confound the dichotomisation of Madonna and Whore, empowerment and
victimhood, but does it really dismantle these binaries?
Of course, we have been here before. These arguments have been well
rehearsed in relation to the representational industry surrounding
Madonna, the postmodern icon and material girl par excellence.[43] Calling
attention to female pleasure and sexual agency through endlessly recasting
her public identity, Madonna reinvented the significance of dyed blonde
hair, dark lipstick, padded bras, polka-dot bikinis or fishnet tights ... with
female-to-female laughter and irony.[44] More so than Love, feminist
debates around Madonna have highlighted configurations of female identity
and subjectivity across the intersection of postmodernism and
consumerism.[45] Third wave feminism posits youth music culture as a
productive site for activism: [b]ecause contemporary rap, rock, and
alternative music is produced and consumed primarily by persons in the
third wave, music has emerged as a site for activist coalition and community
building like no other.[46] But to what extent does commodification
neutralise feminist politics? Madonna may be reinventing herself but the
question of whether she offer[s] a mockery of conventional femininity, or
just another way to be fashionable and sexy that remains attractive to the
patriarchy needs further consideration.[47] The politics of subjectivity need
to incorporate an understanding of the agency within self-representation as
well as the appropriation of that agency. In short, the power and the girl
in girl power need to be interrogated rather than dismissed outright. What
Love and Madonna and even Britney Spears foreground is a shift from
the second wave focus on the politics of representation to an emphasis on
the politics of self-representation.[48]
Similar debates around girl power and the Selling of Feminism Lite
[49], both within and outside of girl culture, have focused on the Spice Girls.
Arriving on the pop scene in 1996 dressed in hot pants and platform shoes,
Ginger, Scary, Posh, Sporty and Baby Spice issued their claim for
international pop domination with their debut single, Wannabe, and
championed girl power as a popular philosophy based on the virtues of
Thatcherism, the Wonderbra and an aversion to the f word. With few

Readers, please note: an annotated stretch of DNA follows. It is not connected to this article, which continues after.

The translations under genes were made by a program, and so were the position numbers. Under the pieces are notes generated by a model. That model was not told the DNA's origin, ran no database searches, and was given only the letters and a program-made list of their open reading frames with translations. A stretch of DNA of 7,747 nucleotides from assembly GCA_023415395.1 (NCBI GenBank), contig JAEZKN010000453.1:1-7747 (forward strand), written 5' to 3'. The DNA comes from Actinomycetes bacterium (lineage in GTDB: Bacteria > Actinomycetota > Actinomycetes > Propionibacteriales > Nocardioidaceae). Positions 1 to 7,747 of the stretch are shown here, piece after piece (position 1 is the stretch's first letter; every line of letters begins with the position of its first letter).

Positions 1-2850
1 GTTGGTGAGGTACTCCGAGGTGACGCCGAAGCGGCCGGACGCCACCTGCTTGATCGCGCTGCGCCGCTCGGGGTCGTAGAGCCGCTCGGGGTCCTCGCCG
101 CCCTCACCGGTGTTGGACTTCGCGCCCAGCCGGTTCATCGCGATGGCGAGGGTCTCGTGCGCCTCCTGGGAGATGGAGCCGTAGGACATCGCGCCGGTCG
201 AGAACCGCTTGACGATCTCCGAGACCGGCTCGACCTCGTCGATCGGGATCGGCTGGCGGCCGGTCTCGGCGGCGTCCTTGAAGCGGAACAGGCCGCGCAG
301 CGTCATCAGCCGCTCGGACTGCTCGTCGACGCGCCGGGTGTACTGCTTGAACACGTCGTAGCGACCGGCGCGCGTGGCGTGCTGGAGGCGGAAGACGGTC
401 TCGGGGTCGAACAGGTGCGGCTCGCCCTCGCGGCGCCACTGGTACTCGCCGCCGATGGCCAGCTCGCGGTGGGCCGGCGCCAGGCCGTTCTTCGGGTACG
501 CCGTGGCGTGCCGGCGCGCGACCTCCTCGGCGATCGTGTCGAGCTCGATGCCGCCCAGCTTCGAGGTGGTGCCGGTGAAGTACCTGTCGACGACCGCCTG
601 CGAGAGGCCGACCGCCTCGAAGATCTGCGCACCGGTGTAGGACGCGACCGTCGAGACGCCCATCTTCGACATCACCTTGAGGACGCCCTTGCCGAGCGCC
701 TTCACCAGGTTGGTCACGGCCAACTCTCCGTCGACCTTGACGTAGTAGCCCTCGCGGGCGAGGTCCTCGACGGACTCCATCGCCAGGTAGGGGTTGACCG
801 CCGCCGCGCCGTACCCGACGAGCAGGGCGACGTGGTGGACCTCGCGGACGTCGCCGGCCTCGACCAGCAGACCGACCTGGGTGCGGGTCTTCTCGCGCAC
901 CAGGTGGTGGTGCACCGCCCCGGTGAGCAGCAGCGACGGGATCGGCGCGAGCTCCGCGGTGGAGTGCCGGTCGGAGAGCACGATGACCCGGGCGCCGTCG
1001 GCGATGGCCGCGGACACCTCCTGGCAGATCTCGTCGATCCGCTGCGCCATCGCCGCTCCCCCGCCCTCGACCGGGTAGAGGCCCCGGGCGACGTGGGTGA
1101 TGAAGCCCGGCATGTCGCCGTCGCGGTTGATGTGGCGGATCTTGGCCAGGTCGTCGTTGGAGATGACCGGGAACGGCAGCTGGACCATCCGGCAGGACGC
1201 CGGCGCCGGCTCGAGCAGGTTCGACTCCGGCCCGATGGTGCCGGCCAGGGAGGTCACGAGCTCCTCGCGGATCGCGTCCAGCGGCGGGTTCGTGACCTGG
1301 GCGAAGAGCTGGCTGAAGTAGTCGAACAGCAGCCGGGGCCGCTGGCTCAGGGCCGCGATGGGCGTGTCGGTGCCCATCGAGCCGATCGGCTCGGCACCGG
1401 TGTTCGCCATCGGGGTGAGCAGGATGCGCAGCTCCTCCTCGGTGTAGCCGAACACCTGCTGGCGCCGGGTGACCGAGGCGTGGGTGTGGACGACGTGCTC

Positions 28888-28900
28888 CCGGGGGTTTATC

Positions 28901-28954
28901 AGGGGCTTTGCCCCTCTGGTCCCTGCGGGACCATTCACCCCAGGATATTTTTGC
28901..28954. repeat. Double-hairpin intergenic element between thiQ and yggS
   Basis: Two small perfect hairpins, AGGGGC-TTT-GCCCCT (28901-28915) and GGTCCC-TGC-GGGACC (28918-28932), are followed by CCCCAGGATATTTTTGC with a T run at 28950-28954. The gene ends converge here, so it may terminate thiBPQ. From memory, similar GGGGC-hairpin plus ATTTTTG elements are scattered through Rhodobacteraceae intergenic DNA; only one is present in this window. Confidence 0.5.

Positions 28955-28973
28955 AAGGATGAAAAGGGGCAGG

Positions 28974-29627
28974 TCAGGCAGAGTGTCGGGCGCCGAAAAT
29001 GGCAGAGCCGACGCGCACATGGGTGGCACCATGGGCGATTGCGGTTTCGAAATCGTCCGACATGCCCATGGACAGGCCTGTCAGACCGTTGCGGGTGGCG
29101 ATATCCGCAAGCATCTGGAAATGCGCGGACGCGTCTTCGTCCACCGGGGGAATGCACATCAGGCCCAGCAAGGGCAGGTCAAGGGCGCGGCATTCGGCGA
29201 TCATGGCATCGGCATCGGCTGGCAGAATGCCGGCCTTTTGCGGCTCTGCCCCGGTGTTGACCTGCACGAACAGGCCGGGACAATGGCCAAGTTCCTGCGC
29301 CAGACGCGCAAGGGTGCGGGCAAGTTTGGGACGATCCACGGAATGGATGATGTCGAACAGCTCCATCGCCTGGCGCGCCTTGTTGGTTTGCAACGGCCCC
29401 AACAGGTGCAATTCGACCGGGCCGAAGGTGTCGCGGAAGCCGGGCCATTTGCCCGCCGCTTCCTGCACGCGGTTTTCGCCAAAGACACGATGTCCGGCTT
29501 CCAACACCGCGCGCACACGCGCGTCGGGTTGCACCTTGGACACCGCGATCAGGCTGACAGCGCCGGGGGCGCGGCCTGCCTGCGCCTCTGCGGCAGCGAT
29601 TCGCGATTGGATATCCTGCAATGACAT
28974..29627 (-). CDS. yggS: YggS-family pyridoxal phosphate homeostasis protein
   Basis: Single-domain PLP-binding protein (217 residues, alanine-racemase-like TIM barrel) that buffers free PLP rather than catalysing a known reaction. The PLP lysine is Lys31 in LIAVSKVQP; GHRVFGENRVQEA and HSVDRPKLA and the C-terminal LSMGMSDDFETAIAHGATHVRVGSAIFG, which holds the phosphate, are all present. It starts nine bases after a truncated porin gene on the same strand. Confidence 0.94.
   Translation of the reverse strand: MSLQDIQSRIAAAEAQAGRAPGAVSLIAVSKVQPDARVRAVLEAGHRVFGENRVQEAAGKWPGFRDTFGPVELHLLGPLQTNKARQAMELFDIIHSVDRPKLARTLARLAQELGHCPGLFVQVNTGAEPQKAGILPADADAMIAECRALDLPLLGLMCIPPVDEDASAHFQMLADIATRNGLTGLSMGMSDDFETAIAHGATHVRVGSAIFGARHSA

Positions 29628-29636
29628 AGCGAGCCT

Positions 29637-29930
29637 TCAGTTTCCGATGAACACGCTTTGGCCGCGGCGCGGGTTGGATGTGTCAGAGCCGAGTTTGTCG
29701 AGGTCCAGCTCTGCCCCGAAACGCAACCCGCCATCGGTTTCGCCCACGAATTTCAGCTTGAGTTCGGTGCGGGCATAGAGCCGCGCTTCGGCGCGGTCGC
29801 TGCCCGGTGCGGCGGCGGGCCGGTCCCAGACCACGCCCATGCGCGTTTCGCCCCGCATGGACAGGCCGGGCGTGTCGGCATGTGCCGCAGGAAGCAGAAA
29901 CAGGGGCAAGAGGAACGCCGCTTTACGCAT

exceptions, most notably Kathy Acker, the Spice Girls have received
vehement criticism from both second and third wave feminists, largely
centred on their co-option of the girl power slogan as a crude marketing
device.[50] The Riot Grrrl zines have been filled with angry indictments of
the Spice Girls lack of political strategy and they have been similarly


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Stacy Gillis & Rebecca Munford

dismissed by the New Girl Order as representing the commercialisation and

containment of girl power.[51] Indeed, while the Riot Grrrls had
transformed the underground music community into a space in which young
women were organising themselves, the Spice Girls, as many feminists (and
others) have hastened to point out, were the hand-picked brainchild of pop
svengali Simon Fuller and 19 Management. Moreover, the neat pigeonholing
of the five women into patriarchy-friendly facets of femininity has similarly
roused suspicion about the extent to which the Spice Girls really were
telling us what they really really wanted, or whether, as Greer suggests,
[t]he language of independence conceals utter dependence upon male
attention, represented as difficult for a girl to get and all but impossible for
her to keep.[52] It is difficult to dispute Jennifer L. Pozners argument that
[i]ts probably a fair assumption to say that zigazig-ha is not Spice
shorthand for subvert the dominant paradigm.[53]
However, while the Spice Girls might lack the political edge of the Riot
Grrrls and the Girlies, it is unrigorous to ignore the extent to which they
provided positive role models for pre-teen girls.[54] Rather than position the